These Cyborgs Redesign Their Own Bodies and Minds


By treating their bodies as art, self-designed cyborgs reimagine human potential but also raise ethical questions. At the frontiers of technology and art, more and more individuals are modifying their bodies with cybernetics. Some of these people have cybernetic augmentations as replacements for limbs, organs or senses, while others modify their bodies to explore how cybernetic technology alters human perception. For two artists, Neil Harbisson and Moon Ribas, both groups of people can be classified as cyborgs. Self-identified cyborgs, Harbisson and Ribas created the Cyborg Foundation in 2010. Their goals were to promote awareness of cyborgs, help people gain cybernetic modifications and support those who already have modifications. Their catchphrase is “design yourself.” Cyborgs, they feel, are those who have self-designed, meaning they’ve conceived of their bodies as art. According to Harbisson, there are at least three, often-intersecting types of cyborgs, and he laid them out in the TED Talk        …read more

We Still Live in a Yellow Submarine

Yellow Submarine

50 years after its release, the cartoon classic ‘Yellow Submarine’ continues to delight. Once upon a time — or maybe twice — the Beatles released a full-length animated adventure for children of all ages (especially 64). Inspired by their song “Yellow Submarine,” the auditory equivalent of a cartoon, the movie depicts a psychedelic voyage through time and space set to a soundtrack of classic Beatles tunes, some of which were written for the film. This summer, Yellow Submarine returns to theaters in a glorious 4K restoration with a fresh 5.1 surround sound remix of some of the Fab Four’s best songs. (Click here for tickets.) So take a musical trip with me to the magical undersea world of Pepperland. Just be careful not to press the wrong button or pull the wrong lever in the submarine. And always watch out for Blue Meanies! BACKGROUND In case you haven’t heard of        …read more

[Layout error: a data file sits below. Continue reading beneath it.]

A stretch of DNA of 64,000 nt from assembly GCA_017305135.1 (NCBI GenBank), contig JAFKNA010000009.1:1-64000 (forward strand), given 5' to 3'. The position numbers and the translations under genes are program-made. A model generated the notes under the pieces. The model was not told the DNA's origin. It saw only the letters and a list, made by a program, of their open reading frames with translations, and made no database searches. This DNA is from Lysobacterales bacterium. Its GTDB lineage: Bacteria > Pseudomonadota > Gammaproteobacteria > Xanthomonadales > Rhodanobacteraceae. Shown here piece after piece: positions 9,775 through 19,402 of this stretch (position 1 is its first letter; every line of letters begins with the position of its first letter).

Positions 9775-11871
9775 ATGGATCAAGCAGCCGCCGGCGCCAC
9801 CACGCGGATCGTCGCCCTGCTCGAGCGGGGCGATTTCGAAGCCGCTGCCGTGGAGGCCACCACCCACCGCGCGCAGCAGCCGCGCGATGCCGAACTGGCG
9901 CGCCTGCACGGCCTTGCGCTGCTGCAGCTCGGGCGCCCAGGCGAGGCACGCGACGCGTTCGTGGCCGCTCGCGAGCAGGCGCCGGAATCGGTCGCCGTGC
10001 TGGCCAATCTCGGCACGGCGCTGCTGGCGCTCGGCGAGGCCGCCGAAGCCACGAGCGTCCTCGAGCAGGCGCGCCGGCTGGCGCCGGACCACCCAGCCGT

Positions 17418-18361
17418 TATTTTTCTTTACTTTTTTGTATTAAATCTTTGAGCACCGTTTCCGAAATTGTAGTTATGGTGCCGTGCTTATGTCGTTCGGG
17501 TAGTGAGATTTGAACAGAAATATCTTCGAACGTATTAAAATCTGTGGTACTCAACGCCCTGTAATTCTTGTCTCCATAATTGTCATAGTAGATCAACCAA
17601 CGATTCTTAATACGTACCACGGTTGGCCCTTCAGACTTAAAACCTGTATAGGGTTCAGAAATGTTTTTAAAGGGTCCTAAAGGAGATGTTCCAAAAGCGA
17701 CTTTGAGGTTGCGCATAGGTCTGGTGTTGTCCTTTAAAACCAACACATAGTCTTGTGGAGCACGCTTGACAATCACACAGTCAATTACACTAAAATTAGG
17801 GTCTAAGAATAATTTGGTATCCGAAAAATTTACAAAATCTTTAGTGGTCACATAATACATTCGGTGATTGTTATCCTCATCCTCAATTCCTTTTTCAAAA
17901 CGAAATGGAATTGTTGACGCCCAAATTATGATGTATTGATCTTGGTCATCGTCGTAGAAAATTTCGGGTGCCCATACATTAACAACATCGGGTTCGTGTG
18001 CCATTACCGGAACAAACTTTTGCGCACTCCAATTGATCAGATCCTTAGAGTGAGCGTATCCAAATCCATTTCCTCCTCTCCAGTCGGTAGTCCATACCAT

Superhero 101: Ant-Man and the Wasp

Ant-Man and the Wasp

Ahead of ‘Ant-Man and the Wasp,’ take a leap into their comic book origins. We’re living in a superhero movie renaissance, an era where spandex-clothed heroes continually dominate box offices. Or at least it feels that way. With the genre at its height and showing no signs of slowing down, it’s no surprise mainstream audiences have been introduced to more niche heroes in recent years. Case in point: Ant-Man, a lesser-known Marvel hero who now has his own movie franchise despite never having his own long-running comic series. The 2015 release of Ant-Man, starring Paul Rudd, was a bit of a head-scratcher. Of Marvel’s long line of superhero flicks, Ant-Man is probably the most niche to nab his own feature film. Nevertheless, the film performed exceedingly well at the box office, a result that guaranteed Ant-Man a vital role in the Marvel Cinematic Universe for years to come. Although Ant-Man        …read more

Viva la Vida: The Life Stories behind Frida Kahlo’s Best Paintings

Frida Kahlo

In celebration of Frida Kahlo’s birthday, July 6, explore the indomitable Mexican artist’s best paintings and the stories behind them. Frida Kahlo’s art is haunting, from tortured self-portraits to surreal works blending magical realism with her distinct folk art style. Her paintings are intensely personal, like visual diary entries, and she doesn’t shy away from the gory details of her physical and emotional pain. Every painting tells a story, and each one is a brushstroke on the canvas of her legendary life. According to Frida Kahlo scholar Hayden Herrera in her book Frida Kahlo: The Paintings, Frida was born — and died — in the “Blue House” in Coyoacán, Mexico, which is now the Museo Frida Kahlo (Frida Kahlo Museum). In her short life, Frida created 143 stunning — and sometimes disturbing — paintings. Frida Kahlo had no formal training aside from a few high school art classes, and she        …read more